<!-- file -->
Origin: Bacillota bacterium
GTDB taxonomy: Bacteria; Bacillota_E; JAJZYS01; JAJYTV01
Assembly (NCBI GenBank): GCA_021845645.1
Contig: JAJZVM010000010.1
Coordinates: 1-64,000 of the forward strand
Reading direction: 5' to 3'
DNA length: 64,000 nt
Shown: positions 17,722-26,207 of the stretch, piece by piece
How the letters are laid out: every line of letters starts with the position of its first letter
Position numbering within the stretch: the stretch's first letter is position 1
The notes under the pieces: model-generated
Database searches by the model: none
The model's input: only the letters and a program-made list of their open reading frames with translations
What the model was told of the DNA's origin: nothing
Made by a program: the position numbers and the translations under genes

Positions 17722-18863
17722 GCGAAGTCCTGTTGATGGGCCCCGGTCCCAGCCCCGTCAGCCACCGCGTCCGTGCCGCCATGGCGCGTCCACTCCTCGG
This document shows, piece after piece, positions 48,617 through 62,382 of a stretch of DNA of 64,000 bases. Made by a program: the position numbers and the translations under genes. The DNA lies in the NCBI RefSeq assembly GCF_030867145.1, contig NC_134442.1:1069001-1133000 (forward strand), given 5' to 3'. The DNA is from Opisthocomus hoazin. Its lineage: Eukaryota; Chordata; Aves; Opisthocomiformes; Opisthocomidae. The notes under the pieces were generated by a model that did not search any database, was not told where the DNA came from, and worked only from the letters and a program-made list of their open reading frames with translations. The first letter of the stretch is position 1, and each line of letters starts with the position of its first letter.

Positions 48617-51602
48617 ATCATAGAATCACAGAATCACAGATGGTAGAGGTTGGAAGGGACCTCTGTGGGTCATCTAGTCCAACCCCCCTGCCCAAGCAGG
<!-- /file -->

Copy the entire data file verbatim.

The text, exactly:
Origin: Bacillota bacterium
GTDB taxonomy: Bacteria; Bacillota_E; JAJZYS01; JAJYTV01
Assembly (NCBI GenBank): GCA_021845645.1
Contig: JAJZVM010000010.1
Coordinates: 1-64,000 of the forward strand
Reading direction: 5' to 3'
DNA length: 64,000 nt
Shown: positions 17,722-26,207 of the stretch, piece by piece
How the letters are laid out: every line of letters starts with the position of its first letter
Position numbering within the stretch: the stretch's first letter is position 1
The notes under the pieces: model-generated
Database searches by the model: none
The model's input: only the letters and a program-made list of their open reading frames with translations
What the model was told of the DNA's origin: nothing
Made by a program: the position numbers and the translations under genes

Positions 17722-18863
17722 GCGAAGTCCTGTTGATGGGCCCCGGTCCCAGCCCCGTCAGCCACCGCGTCCGTGCCGCCATGGCGCGTCCACTCCTCGG
This document shows, piece after piece, positions 48,617 through 62,382 of a stretch of DNA of 64,000 bases. Made by a program: the position numbers and the translations under genes. The DNA lies in the NCBI RefSeq assembly GCF_030867145.1, contig NC_134442.1:1069001-1133000 (forward strand), given 5' to 3'. The DNA is from Opisthocomus hoazin. Its lineage: Eukaryota; Chordata; Aves; Opisthocomiformes; Opisthocomidae. The notes under the pieces were generated by a model that did not search any database, was not told where the DNA came from, and worked only from the letters and a program-made list of their open reading frames with translations. The first letter of the stretch is position 1, and each line of letters starts with the position of its first letter.

Positions 48617-51602
48617 ATCATAGAATCACAGAATCACAGATGGTAGAGGTTGGAAGGGACCTCTGTGGGTCATCTAGTCCAACCCCCCTGCCCAAGCAGG